Should you worry about ACA hikes?
Health insurance premiums for benchmark exchange plans are set to rise 25% on average in 2017—an eye-popping figure that has fueled a new wave of attacks from Republicans seeking to dismantle the healthcare law.
But policy experts say the projected double-digit hikes are unlikely to affect the majority of people who enroll in health plans through the federal exchange.
The fourth open enrollment kicks off Nov. 1 and will run for three months. The latest HHS report, released last week, shows the average benchmark plan premium in 2017 will be $302, compared with $242 in 2016. HHS uses the second-lowest cost silver premium for a 27-year-old before tax credits as its benchmark. It’s the most popular plan on the exchanges and the one used to calculate premium subsidies.
The HHS data don’t include rates in states that operate their own exchanges. But HHS said benchmark premiums would increase at the lower rate of 22% in 2017 after incorporating data from four state-based exchanges for which data is available.
Premium hikes varied widely across the 39 states using the federal HealthCare.gov exchange. Arizona will experience the largest average increase for the benchmark plan at 116%, according to HHS. Benchmark plan premiums will rise 69% on average in Oklahoma and 63% in Tennessee.
At the same time, benchmark premiums in some states, including Arkansas, Indiana and Ohio, will increase only slightly or even decrease in 2017.
That “tremendous volatility” reflects issues some states are having with low participation, said Chris Sloan, senior manager with consultant Avalere Health. In many states, where insurers like UnitedHealth Group, Aetna and Humana pulled out or drastically scaled back exchange participation,
Many insurers still selling coverage on the federal marketplace have to raise premiums drastically to make up for pricing too low in previous years.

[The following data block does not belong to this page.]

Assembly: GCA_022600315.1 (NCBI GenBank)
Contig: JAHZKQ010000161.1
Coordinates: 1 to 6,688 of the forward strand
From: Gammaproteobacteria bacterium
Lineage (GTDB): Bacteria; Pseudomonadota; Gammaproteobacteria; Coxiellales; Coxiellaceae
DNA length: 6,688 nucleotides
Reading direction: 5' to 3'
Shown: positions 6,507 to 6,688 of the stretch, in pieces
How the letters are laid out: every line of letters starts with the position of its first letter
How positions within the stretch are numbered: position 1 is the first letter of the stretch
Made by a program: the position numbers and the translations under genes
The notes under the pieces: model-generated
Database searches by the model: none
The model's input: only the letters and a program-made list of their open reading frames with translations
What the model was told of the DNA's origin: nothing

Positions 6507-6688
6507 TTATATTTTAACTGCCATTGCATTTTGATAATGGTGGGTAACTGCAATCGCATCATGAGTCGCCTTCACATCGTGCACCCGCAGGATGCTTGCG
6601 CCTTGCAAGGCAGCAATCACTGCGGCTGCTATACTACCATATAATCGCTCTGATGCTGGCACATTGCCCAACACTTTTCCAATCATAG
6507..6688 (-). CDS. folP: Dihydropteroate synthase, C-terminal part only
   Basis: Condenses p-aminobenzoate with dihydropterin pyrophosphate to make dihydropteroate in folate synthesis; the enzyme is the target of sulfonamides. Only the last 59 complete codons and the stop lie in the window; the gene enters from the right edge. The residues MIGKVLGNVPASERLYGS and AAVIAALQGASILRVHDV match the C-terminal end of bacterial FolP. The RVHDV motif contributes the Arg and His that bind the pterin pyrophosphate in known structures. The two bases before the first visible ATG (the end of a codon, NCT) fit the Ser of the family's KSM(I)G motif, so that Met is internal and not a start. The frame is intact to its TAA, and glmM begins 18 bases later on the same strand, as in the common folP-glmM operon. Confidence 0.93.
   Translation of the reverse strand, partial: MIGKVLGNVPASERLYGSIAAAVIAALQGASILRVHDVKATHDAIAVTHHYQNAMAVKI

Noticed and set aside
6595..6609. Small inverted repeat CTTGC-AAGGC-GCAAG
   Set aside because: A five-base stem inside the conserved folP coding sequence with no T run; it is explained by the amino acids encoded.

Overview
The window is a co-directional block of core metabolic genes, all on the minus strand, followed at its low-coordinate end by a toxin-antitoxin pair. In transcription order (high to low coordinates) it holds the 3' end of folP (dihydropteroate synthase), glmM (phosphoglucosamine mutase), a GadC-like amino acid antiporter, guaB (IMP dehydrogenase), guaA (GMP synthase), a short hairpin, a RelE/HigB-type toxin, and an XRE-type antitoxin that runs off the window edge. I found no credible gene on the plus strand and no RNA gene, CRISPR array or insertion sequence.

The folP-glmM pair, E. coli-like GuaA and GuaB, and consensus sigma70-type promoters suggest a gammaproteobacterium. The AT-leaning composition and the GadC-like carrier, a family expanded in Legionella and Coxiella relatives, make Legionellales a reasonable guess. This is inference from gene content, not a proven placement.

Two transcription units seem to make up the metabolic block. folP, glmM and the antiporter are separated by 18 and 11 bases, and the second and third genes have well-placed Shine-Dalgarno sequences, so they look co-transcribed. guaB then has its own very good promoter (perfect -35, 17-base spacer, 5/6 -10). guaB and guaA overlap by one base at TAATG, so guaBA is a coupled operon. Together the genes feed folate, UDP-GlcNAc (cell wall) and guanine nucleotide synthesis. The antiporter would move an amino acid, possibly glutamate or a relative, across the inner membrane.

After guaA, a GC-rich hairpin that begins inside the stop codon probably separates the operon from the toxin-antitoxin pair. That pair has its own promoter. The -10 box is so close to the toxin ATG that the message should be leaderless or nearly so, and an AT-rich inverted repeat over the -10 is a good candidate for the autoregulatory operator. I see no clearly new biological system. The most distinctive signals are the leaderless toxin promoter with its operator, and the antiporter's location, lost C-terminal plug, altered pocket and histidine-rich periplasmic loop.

states “were scrambling to get insurers to stay” and ended up having “to let them price how they wanted to price,” Sloan said.
Many insurers still selling coverage on the federal marketplace have to raise premiums drastically to make up for pricing too low in previous years. During the first two years of the exchanges, premiums varied widely from state to state as insurers figured out how to set premiums with very limited data on the populations and new regulatory requirements established by the Affordable Care Act, said Cynthia Cox, an associate director and health insurance researcher at the Kaiser Family Foundation.
“Some insurers guessed wrong,” she said. Arizona, Tennessee, Minnesota and parts of Pennsylvania had “abnormally low” exchange plan premiums in the early years and are now hiking their rates to cover costs. The prices for next year now fall more in line with what the Congressional Budget Office predicted several years ago.
Other factors driving the premium hikes are sicker-than-expected customers and states’ decisions. States that expanded Medicaid and did not allow insurers to keep selling transitional “grandmothered” plans likely have healthier markets and lower premium hikes today, Cox said. HHS said the phaseout of two of the healthcare law’s payment programs to help insurers in the early years of the exchanges isn’t helping premium matters either.
Still, the majority of exchange customers won’t see a 25% increase in premiums, though they may see a bump. Most enrollees will be insulated because they are eligible for tax credits, which are available for people making less than 400% of the federal poverty level and who don’t have employerbased insurance. Cost-sharing subsidies are available to people who earn less than 250% of poverty and choose a silver plan.
In total, HHS estimates 78% of individuals who are uninsured, purchase marketplace coverage or buy individual coverage outside of the exchanges have incomes low enough to qualify for subsidies in 2017.
Additionally, 77% of returning marketplace customers will be able to find a plan for $100 per month or less, and 72% will be able to find a plan for $75 or less per month. But that may require shopping around—and could force some consumers to choose new doctors.
“If you have a plan that covers your doctor and medications and it goes up, there’s a chance other plans aren’t going to meet your needs quite as well,” Sloan said. “On the plus side, sometimes you can find a better deal.”
About a fifth of exchange customers will have only one insurer’s plans to choose from during open enrollment.